We are living in an exciting time.
The government of The Bahamas is bruiting about some of the most radical ideas since the ideas of majority rule and independence. We’re talking about land reform, for one thing, about the reconceptualization of the city of Nassau for another. Whole islands are being surveyed for long-term development plans. We are promised billions of dollars in investment, and there’s some conservative excitement out there in the air. The Bahamas is poised on the brink of a wonderful future.
There’s only one small problem that I see: the Bahamian people are not talking about it.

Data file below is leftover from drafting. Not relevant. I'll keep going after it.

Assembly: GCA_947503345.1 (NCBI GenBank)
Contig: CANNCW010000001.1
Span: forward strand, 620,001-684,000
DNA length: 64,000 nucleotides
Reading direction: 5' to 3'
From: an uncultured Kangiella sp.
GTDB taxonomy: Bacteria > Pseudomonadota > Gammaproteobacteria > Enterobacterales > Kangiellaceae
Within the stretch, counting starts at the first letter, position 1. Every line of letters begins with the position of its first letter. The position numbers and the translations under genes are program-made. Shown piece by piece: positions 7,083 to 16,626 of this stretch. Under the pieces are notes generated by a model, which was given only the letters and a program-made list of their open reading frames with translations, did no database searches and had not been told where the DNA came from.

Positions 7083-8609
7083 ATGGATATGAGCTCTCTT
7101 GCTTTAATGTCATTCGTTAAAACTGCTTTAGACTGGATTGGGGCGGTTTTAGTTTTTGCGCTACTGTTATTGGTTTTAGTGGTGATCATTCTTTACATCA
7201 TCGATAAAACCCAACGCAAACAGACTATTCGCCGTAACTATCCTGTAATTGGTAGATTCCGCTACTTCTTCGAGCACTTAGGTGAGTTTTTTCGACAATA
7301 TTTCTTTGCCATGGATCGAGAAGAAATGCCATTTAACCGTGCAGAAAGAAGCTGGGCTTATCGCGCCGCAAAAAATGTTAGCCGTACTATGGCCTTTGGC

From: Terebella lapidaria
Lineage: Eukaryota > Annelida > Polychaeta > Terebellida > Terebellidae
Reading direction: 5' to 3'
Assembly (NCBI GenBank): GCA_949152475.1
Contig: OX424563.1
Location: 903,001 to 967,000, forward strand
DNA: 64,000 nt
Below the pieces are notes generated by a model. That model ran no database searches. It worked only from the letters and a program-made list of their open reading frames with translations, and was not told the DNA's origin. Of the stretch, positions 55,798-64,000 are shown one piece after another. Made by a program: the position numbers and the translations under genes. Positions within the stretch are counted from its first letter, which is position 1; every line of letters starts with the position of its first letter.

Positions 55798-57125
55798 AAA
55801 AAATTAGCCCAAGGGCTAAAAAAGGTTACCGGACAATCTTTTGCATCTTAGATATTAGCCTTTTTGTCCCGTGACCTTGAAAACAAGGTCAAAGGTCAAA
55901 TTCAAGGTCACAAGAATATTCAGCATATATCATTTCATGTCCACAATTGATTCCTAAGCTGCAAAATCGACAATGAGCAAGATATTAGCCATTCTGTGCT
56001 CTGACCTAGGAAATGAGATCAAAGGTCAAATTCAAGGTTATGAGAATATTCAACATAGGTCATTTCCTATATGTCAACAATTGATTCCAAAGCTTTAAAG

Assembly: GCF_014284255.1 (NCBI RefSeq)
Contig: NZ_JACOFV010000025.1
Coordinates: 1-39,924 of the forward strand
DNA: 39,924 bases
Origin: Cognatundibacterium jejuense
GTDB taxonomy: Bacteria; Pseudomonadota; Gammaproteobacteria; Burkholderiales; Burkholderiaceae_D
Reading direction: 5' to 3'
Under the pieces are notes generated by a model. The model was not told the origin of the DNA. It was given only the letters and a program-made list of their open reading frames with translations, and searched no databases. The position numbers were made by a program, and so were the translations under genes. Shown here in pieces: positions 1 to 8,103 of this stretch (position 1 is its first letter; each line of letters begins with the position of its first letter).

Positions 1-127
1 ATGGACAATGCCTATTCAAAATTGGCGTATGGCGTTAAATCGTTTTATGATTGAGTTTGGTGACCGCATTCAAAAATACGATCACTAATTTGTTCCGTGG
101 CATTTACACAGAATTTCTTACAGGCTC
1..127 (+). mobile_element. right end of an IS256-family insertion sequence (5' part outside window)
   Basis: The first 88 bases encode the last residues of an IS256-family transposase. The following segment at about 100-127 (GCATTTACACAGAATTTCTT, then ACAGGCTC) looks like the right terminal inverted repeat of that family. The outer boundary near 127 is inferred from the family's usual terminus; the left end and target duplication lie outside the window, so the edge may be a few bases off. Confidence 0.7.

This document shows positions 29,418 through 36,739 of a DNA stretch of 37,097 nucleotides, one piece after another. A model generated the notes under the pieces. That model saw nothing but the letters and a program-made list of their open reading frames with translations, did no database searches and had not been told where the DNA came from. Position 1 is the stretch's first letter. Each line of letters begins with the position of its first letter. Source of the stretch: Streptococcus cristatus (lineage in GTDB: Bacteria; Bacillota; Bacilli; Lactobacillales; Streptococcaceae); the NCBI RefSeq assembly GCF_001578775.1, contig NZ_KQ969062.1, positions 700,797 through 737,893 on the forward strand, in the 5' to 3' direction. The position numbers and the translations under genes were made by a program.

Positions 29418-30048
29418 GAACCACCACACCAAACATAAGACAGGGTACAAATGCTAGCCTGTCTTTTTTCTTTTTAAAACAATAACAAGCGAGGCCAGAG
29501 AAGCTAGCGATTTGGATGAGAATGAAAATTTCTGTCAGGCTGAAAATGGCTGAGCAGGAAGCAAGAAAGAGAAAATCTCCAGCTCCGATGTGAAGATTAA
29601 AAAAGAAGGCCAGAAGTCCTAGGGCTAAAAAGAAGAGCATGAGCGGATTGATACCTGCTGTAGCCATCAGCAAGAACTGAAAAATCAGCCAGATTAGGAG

All the discussion is happening at a governmental level, between politicians and government officials and consultants. This is not to say that the government is not interested in broader discussion; given this government, that would be an absurd suggestion. No; what it is to say is that we, the population, are waiting for direction to discuss the ideas.
Now this is a problem. We’re talking about development here; and development, no matter what our past experience might be or what our education has taught us, is not something that should be imposed upon anybody from above or beyond.
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